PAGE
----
Tag Archives: md5

What is an Hash Algorithm and What are Hash Collisions? Tech News 29 JUL 2015

Tom Scott, who I think is particularly adept at explaining complex computing concepts in very understandable and relatable ways, joins up with Computerphile to explain what exactly the idea behind hash algorithms are, how they can be used to confirm a file’s transmission for the most part, and what things called hash collisions are.

Great, so just in case you were still using MD5 for something meaningful then, best you move over to something a little more modern, no?


Related Link: Youtube

MD5 Hash Prefixer and Image Size Standardiser Projects | Software & Sites 03 SEP 2007

Two more quick and dirty applications that I needed can now be found under the CodeUnit banner.

MD5 Hash Prefixer

MD5 Hash Prefixer takes all the files in a specified folder, creates a MD5 hash for all the file names and then prefixes that hash to each file name. Note that the folder parsing is not recursive in nature.

The files are all backed up before the process is undertaken.

md5 hash prefixer screenshot

Image Size Standardiser

Image Size Standardiser allows you to force all the image files in a specified folder to either a specific width or height (in pixels). The images are all stretched and shrunk to meet the required measure, though this is done while maintaining the image’s original aspect ratio.

The files are all backed up before the process is undertaken.

image size standardiser screenshot

Related link: https://github.com/craiglotter/

Create a cryptographic MD5 hash in VB.NET Programming 29 AUG 2007

You’ve often seen these long, seemingly random numbers in secured web pages and perhaps wondered just what the heck that is meant to be. Well, usually these long numbers are hash codes, a system used to perform one-way data authentication. The MD5 hash algorithm is one of the most commonly used hashing functions, mainly because of its ease of implementation and the fact that it is a fairly secure one direction hash (In fact, this is basically how Windows authenticates its passwords).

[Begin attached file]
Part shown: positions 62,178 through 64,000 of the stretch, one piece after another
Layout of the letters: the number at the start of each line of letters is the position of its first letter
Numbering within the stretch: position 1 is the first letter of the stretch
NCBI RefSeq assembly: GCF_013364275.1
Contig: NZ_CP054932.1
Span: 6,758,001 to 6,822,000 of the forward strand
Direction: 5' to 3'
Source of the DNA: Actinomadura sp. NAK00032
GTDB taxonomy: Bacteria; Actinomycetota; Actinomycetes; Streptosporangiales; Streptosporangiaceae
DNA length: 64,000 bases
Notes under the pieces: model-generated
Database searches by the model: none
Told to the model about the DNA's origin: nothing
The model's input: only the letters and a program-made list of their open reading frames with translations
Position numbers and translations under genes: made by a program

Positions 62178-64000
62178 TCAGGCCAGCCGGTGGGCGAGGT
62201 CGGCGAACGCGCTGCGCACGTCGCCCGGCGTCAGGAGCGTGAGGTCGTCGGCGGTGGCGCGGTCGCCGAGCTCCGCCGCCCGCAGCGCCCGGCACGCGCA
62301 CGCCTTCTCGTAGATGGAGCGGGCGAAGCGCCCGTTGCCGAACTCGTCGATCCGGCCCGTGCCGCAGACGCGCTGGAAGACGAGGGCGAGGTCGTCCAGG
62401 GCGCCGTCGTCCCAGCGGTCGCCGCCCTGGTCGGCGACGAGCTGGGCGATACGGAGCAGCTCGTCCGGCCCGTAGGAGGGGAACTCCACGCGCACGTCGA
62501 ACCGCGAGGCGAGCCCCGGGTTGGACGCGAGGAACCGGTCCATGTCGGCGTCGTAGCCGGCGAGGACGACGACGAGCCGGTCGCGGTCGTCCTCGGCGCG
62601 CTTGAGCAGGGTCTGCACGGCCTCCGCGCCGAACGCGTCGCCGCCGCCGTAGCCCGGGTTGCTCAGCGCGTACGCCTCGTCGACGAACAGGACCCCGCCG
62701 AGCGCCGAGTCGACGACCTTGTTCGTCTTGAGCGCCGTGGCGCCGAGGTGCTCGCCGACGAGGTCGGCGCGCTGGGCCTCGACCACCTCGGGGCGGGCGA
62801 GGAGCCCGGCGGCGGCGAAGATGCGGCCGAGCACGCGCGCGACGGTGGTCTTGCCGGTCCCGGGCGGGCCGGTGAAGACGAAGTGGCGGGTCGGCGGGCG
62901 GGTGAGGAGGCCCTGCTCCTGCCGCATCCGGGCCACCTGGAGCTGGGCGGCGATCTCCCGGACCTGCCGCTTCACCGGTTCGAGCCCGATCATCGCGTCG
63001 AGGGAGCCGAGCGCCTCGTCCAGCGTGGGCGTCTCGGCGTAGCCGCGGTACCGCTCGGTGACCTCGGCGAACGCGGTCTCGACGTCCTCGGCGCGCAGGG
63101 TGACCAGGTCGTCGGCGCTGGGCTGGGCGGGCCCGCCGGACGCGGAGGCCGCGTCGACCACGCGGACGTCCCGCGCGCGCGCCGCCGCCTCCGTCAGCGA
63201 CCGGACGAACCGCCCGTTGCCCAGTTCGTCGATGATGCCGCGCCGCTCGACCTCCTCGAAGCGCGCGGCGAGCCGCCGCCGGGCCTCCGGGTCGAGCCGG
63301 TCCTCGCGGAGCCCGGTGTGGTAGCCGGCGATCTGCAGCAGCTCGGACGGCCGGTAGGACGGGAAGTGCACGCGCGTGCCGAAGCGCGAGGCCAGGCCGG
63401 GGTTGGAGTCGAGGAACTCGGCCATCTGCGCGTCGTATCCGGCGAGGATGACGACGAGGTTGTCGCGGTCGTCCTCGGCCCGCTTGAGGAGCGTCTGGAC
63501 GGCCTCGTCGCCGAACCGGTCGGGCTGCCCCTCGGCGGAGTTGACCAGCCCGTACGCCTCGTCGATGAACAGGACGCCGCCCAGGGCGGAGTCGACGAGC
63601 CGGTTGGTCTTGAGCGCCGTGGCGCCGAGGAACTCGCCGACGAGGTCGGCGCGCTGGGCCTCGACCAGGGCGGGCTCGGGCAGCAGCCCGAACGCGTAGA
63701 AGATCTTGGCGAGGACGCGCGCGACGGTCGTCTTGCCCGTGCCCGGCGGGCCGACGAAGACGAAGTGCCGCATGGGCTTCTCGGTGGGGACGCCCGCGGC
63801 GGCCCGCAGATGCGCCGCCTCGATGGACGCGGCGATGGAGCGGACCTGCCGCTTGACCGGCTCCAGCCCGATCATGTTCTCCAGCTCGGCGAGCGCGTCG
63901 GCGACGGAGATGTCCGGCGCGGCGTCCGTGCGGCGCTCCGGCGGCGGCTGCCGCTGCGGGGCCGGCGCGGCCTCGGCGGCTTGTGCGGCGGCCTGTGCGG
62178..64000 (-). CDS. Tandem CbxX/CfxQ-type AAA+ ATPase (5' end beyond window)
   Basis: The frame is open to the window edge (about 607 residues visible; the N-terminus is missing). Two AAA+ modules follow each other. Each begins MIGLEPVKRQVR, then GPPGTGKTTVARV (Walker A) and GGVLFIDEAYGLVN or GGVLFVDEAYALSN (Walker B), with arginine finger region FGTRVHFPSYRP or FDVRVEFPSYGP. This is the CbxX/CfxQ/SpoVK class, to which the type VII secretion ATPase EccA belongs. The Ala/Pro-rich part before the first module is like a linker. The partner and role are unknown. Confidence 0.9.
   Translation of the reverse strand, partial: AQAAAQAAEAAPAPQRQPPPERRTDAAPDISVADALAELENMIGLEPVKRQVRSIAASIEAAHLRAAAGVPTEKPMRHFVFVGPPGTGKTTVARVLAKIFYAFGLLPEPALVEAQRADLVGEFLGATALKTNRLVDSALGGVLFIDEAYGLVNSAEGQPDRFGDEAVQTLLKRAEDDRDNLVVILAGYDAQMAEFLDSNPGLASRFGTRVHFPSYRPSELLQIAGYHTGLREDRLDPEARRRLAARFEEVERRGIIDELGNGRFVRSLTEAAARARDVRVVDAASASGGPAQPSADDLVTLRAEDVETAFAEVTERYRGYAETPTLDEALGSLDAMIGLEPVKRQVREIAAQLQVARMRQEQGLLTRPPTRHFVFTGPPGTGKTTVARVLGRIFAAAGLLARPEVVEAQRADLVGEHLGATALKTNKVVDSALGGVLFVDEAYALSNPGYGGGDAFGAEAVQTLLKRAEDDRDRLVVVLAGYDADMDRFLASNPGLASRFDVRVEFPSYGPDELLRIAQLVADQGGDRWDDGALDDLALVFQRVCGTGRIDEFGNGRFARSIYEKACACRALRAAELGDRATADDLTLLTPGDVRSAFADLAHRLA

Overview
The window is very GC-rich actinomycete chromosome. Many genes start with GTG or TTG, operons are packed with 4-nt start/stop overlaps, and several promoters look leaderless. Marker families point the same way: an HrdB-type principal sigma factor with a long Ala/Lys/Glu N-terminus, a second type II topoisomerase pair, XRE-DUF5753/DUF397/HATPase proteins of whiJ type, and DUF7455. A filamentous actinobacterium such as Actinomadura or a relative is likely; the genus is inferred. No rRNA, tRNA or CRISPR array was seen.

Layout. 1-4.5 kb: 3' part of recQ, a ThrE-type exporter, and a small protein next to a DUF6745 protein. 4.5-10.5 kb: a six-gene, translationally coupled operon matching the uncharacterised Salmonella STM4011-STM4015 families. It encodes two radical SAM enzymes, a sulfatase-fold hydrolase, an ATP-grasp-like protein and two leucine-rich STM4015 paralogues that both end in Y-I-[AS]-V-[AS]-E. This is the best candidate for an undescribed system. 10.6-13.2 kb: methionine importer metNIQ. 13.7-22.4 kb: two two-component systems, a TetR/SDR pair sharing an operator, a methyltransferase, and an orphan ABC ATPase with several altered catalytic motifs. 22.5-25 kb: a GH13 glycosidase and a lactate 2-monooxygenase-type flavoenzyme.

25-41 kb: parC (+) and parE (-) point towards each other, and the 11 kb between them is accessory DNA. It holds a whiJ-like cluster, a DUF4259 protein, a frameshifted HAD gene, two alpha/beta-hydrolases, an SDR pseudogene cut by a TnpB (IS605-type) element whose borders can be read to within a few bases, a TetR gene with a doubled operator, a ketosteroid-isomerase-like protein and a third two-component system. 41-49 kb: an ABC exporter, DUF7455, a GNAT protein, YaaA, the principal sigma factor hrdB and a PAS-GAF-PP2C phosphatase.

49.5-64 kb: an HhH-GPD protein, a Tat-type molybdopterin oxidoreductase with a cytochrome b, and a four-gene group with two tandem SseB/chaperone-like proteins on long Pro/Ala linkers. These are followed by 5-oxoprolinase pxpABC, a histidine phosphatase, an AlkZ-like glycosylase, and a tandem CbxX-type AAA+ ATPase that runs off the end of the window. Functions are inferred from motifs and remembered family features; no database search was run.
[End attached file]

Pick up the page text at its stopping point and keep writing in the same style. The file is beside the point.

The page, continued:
Creating hash codes in VB6 was quite a mission, possible, but a mission. Then came along VB.NET to make things a little easier, providing a fairly decent set of classes under its System.Security.Cryptography namespace.

As an example, below is a generic function that returns an MD5 hash, formatted as a String, from the contents of a string you pass into the function:

Imports System.Text
Imports System.Security.Cryptography

Private Function GenerateHash(ByVal SourceText As String) As String
' Create an encoding object to ensure the encoding standard for the source text

Dim Ue As New UnicodeEncoding()
' Retrieve a byte array based on the source text

Dim ByteSourceText() As Byte = Ue.GetBytes(SourceText)
' Instantiate an MD5 Provider object

Dim Md5 As New MD5CryptoServiceProvider()
' Compute the hash value from the source

Dim ByteHash() As Byte = Md5.ComputeHash(ByteSourceText)
' And convert it to String format for return

Return Convert.ToBase64String(ByteHash)
End Function

microsoft vb.net

Related link: http://www.a1vbcode.com/vbtip-149.asp